Fashions considered conceptual or intellectual are not always easy to wear. Just ask curator Valerie Steele, who says she can’t walk five feet down Sixth Avenue in her Martin Margiela skirt designed so that part of the hem is permanently hiked and attached to the waistband. “Someone always runs up to me, ‘Miss, miss! Your skirt!’” relates Steele, director of the museum at Fashion Institute of Technology in New York.
Any fellow buying Prada this season might soon have similar travails to relate, given Miuccia Prada’s subversive propositions for her spring men’s wear, including trousers without flies, bralike waistcoats, peekaboo jockstraps and a tutu or two. (Figuring male designers have subjected women to difficult fashions for eons, Prada decided to turn the tables.)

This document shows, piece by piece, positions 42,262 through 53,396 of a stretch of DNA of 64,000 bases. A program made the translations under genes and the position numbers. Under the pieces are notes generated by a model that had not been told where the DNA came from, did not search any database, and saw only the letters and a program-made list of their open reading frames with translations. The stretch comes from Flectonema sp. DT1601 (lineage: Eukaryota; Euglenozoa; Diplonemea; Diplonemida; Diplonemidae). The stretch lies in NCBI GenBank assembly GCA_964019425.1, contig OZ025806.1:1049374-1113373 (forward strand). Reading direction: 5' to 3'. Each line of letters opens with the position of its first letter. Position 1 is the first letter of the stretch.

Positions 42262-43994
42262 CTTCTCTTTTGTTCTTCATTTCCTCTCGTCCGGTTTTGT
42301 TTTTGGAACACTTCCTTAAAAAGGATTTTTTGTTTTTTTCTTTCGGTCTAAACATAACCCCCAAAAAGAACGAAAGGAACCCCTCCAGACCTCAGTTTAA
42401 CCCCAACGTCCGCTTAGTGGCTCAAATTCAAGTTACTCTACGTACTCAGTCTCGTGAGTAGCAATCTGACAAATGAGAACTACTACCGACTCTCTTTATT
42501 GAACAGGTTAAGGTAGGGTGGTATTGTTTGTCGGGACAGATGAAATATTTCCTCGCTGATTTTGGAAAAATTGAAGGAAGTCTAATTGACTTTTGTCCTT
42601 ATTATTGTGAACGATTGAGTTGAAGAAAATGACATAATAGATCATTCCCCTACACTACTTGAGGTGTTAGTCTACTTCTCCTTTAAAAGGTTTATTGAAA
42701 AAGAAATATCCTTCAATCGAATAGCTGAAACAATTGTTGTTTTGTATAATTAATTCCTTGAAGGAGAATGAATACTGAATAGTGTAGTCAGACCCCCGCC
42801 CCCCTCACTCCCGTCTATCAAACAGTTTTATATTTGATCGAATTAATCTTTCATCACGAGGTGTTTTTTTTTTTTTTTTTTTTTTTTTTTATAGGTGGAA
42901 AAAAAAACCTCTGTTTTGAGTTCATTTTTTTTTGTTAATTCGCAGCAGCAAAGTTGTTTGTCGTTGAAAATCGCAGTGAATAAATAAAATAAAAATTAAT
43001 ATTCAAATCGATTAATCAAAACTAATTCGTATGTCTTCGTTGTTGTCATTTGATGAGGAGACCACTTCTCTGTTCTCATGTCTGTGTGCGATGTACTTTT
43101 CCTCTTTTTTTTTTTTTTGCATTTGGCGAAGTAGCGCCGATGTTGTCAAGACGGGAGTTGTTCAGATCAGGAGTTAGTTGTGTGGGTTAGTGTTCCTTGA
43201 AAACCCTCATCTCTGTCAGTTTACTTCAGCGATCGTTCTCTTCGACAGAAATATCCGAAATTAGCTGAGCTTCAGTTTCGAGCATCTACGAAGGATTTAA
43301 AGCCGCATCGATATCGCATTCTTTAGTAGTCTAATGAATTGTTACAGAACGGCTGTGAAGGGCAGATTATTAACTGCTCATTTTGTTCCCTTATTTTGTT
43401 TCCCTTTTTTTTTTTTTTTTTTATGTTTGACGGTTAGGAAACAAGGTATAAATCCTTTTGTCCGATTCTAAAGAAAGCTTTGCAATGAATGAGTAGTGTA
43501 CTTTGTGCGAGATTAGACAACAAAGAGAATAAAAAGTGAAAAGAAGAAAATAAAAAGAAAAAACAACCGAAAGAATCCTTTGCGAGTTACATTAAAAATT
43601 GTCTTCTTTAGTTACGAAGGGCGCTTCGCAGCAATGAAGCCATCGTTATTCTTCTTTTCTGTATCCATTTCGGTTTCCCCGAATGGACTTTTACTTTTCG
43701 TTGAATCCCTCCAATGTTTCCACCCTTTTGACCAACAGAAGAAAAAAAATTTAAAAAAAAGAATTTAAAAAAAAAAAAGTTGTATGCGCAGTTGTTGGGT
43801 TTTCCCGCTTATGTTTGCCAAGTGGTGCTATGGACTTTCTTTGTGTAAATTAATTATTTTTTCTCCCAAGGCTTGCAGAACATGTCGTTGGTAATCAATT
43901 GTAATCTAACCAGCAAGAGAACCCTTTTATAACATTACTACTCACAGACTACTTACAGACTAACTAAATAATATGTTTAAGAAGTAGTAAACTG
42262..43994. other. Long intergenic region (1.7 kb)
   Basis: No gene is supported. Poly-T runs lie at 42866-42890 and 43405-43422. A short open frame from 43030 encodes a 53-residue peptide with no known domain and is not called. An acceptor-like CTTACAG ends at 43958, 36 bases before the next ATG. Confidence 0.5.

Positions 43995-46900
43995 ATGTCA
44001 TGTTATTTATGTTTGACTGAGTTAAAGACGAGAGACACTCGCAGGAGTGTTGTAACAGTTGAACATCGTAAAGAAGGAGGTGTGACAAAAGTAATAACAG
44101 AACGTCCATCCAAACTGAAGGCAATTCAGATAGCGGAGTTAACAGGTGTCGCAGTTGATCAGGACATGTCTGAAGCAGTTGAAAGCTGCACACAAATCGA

Clothes and runway shows that challenge and confound—or at least get people thinking beyond skirt lengths and the colors of the season—have carved out a place in contemporary fashion history, from Rei Kawakubo’s infamous “humps” collection to Hussein Chalayan’s morphing clothes that are sometimes as compelling and collectible as contemporary art.
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